Every Mother’s Son

I think about when they were little boys. Before all of the craziness settled in. Saying their first words. Taking their first steps. That first tooth growing in and the sweet smile that followed. Did their families clap for them with each new accomplishment? Were they happy? When did they get so angry and how could it have been prevented? This is what I think about. Not what should be done now. But what could have been done then. 

The little boy who grew up to detonate a bomb at the Boston Marathon. Or the one who walked into Columbine High School and killed his classmates. The one who piloted a plane into the World Trade Center. They were little boys once. Just like my little boys, perhaps. And then something changed. How do you stop that change from occuring to prevent other senseless crimes? I don’t know. I wish I did.

I talk to my sons about the death penalty. I don’t believe in it and they don’t either. It is not right, to take a life, we agree. And if it is state-sanctioned or federally-sanctioned, it doesn’t make it any more right. If the man responsible for the Boston Marathon bombing is given the death penalty, each juror, in my opinion, is responsible for pre-meditating his murder. And that can never be justified. There is no eye-for-an-eye in my world view.  I have both of my legs. My child was not ripped into a million pieces. I do not hear constant ringing in my ears from the sound of the blast. I pray that I would feel this strongly even without my limbs. I think I would.

Today I read about where the bomber will go if he doesn’t get the death penalty. It is a prison in Colorado. The inmates are confined to their cells 23 hours per day. There is a sliver of sunlight coming through one barred window. The sparse furniture is made of cement and is secured to the wall and the floor. When the prisoners are let out for that one hour, they walk around in a walled space as big as a swimming pool. Alone. The article told of one prisoner who befriended a wasp. He fed it when it came into his cell. He talked to it. The article said the prison is Hell on Earth. That is a good description, I think.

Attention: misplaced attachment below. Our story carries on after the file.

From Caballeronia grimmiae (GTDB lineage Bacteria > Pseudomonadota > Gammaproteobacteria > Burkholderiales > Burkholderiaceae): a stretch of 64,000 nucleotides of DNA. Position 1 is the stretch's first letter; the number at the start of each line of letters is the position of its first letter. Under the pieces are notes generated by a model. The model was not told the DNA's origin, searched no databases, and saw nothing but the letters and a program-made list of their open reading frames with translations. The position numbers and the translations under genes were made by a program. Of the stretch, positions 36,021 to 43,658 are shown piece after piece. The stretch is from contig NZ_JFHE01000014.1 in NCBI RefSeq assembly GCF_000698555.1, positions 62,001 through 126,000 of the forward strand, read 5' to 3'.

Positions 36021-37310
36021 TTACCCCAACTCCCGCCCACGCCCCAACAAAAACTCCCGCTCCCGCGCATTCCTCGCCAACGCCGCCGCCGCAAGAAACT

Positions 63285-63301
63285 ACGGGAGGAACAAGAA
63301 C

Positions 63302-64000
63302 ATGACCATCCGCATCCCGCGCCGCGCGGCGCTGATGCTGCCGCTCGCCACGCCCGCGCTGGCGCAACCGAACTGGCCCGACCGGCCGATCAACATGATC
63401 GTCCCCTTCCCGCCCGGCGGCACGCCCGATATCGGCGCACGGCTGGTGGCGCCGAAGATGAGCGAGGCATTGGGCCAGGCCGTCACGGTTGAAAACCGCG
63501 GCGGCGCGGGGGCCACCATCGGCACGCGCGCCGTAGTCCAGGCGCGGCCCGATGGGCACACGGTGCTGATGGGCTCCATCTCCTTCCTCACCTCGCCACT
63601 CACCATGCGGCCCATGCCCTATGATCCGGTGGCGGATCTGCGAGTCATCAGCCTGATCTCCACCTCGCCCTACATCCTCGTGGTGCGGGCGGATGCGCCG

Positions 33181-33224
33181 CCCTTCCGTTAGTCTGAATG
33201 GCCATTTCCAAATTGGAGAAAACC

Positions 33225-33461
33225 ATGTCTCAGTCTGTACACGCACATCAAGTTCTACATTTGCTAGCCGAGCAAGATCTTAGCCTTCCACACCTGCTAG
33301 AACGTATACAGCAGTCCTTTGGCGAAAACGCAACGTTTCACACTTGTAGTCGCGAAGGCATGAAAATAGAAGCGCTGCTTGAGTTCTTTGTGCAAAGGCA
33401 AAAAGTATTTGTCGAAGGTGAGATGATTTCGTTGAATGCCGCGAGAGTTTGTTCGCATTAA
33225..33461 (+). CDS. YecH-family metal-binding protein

I asked my middle boy his thoughts about this prison. What do you think about the bomber going here?, I ask. I don’t like it, he said. It sounds horrible. Yes, I reply, but think of the horrible things he did to all of those people. It still isn’t right, he says.  We can’t do that to anyone, it doesn’t matter what they did. My son is strong in his beliefs.  But what, then?, I say. I don’t know, he says. Me neither, I say. I don’t know.

I listened to a story on the radio about a man who killed another in a bar fight. The man he killed was an only son and his mother visited her son’s killer in jail. First, she did it because she was angry. But she learned, over the course of his sentence, to forgive him. When he was released from jail, she helped him to buy the house next to hers. He takes out her trash once each week and shovels her walkway when it snows. He helps unload groceries and sometimes just sits with her. I don’t have a son, she says. So now, I have him. I like that story. But it sounds like a bit of a fairytale. Could any of us do that? I wish.

There will be mistakes in my sons’ lives. The mistakes will not be newsworthy. They will be the average old mistakes that we all make. Cheating on a test. Or a girl friend. Having too much to drink or too little to say. I will wonder, when these things happen, if I didn’t teach them well. If I missed something, an opportunity, a conversation, some way to stop the mistake from happening. I will stew over it. Maybe suffer a few sleepless nights. But it will fade and I will move on. There will be many more successes than failures. Of this I am sure.

Is that how the moms of those little boys felt? And who will shovel their walks now?

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